For those unfamiliar with the PBS show Downton Abbey, you may have been mystified at the eruption of Twitter and Facebook commentary and the escalated trending of the #DowntonPBS hashtag beginning at about 11 pm eastern time Sunday time. Not to mention references to a member of the British aristocracy named "Shrimpy."
In the show's finale, Matthew, heir to Downton, was unexpectly killed in a car accident on the heels of the birth of his son and long-anticipated heir (the fate of many a character on soap-operaish shows who decide not to extend their contracts). Facebook and Twitter instantly erupted with wails of anquish -- and, I must say, some pretty clever commentary. Among my favorites (paraphrased)...
- Carson will now star in a new spin-off, "May I Have a Word?" #downtonPBS
- PBS should have stopped the show right before the crash and said, "The fate of Matthew Crawley is in YOUR hands. Pledge now and he can live…" #downtonPBS
- It wasn't Matthew. It was his long-lost evil twin Marc, who has had amnesia. #downtonPBS
- If I were Edith, I'd steer clear of having any babies. #downtonPBS
- Anna just won Highland Dancing With the Stars #downtonPBS
We live in an era in which we assume that information is distributed unversally and instantly the moment it hits the web or is distributed in our organization. The thing that struck me after the "shock" wore off from this radical plot twist was that it came as a surprise to perhaps 99% of those watching the show, judging from the commentary. And this is despite the fact that the episode aired 2 months ago on Christmas Day in the UK, to equal howls of Twitter commentary and outrage.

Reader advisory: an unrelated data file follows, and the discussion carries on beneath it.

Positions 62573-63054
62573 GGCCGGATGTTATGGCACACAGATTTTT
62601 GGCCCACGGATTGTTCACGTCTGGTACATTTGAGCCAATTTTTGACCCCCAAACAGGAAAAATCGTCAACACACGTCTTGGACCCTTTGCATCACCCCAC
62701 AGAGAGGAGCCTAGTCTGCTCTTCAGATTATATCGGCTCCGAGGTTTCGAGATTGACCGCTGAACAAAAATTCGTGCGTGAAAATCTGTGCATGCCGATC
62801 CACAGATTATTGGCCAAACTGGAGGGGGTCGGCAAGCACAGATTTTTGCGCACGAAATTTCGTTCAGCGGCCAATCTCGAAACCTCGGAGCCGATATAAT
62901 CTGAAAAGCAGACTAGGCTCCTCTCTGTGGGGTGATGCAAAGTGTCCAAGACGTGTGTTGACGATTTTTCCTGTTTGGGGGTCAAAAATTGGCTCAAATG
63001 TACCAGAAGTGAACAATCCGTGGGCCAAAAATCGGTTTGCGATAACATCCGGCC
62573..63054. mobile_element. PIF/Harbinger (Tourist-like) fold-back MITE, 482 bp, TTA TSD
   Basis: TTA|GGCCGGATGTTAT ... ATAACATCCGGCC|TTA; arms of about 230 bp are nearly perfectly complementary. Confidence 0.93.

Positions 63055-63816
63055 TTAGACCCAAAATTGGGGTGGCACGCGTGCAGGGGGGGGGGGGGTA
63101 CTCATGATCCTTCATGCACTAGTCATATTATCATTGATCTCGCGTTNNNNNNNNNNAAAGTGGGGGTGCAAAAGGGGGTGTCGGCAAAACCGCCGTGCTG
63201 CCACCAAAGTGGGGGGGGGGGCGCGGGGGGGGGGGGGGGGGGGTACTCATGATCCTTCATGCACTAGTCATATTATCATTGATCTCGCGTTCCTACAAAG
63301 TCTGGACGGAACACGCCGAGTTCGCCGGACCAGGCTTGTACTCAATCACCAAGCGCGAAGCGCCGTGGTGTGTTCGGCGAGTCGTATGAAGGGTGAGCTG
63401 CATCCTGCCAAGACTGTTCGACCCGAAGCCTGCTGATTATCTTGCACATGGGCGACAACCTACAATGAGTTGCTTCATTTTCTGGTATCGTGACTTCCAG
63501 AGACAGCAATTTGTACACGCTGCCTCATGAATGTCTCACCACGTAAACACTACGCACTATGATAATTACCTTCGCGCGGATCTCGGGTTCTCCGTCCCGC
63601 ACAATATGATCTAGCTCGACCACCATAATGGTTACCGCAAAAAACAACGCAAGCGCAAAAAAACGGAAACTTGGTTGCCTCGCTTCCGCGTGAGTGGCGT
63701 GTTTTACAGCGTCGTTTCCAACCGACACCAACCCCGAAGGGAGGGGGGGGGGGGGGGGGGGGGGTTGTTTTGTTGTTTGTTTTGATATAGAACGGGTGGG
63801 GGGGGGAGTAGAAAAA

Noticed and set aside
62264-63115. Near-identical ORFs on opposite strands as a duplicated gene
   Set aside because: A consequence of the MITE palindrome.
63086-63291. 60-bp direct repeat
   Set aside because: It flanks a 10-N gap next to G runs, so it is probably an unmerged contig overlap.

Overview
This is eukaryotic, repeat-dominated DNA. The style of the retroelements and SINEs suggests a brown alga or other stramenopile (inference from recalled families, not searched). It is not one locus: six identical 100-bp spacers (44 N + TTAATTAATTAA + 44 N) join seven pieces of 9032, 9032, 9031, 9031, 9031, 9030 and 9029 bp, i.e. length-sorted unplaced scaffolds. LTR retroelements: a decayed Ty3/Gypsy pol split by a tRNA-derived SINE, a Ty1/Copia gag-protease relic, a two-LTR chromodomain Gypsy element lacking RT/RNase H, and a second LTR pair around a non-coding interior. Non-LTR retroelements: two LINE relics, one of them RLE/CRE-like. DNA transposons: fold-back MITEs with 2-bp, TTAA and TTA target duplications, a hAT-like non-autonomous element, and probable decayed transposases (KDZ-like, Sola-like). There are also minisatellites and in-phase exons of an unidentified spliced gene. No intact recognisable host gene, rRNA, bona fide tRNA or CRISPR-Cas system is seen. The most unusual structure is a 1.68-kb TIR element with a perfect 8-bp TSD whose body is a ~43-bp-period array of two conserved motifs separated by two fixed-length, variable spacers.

So in an era of universal and ubiquitous information, how on earth was this possible? I haven't EVER been able to watch a Washington Redskins game on DVR delay, even when the delay is only a few hours, never mind two months.
A couple of theories.
- The usual tendency of Americans to think that we always see things first, and hence it never even occured to anyone to check whether the episode had already aired.
- An unspoken agreement not to be a spoiler.
- The fact that the timing of the Twitter outrage in the UK would likely not be at a time when US fans were monitoring the hashtag.
- This little bit of spolier information was lost in the sheer volume of social flow that streams by us at breakneck speed.
One aspect of Extreme Information is that in the absence of conventions and filters for its distribution, Extreme Information does not always distribute evenly in the organization. [Make sure you register now for #AIIM13 -- Extreme Information. We are nearing a sell out.] We see this all the time in our organizations. One part of the organization does not know what another is doing, despite the fact that the information has been freely posted on internal social networks. One part of an organization chooses to keep information close, despite the fact that it would have value to other parts of the organization.
I think we also specifically ignore information from outside our immediate frame of reference, or it gets lost in the vast flow of information. I spoke with the Western Michigan chapter of ARMA about this "volume" question last week.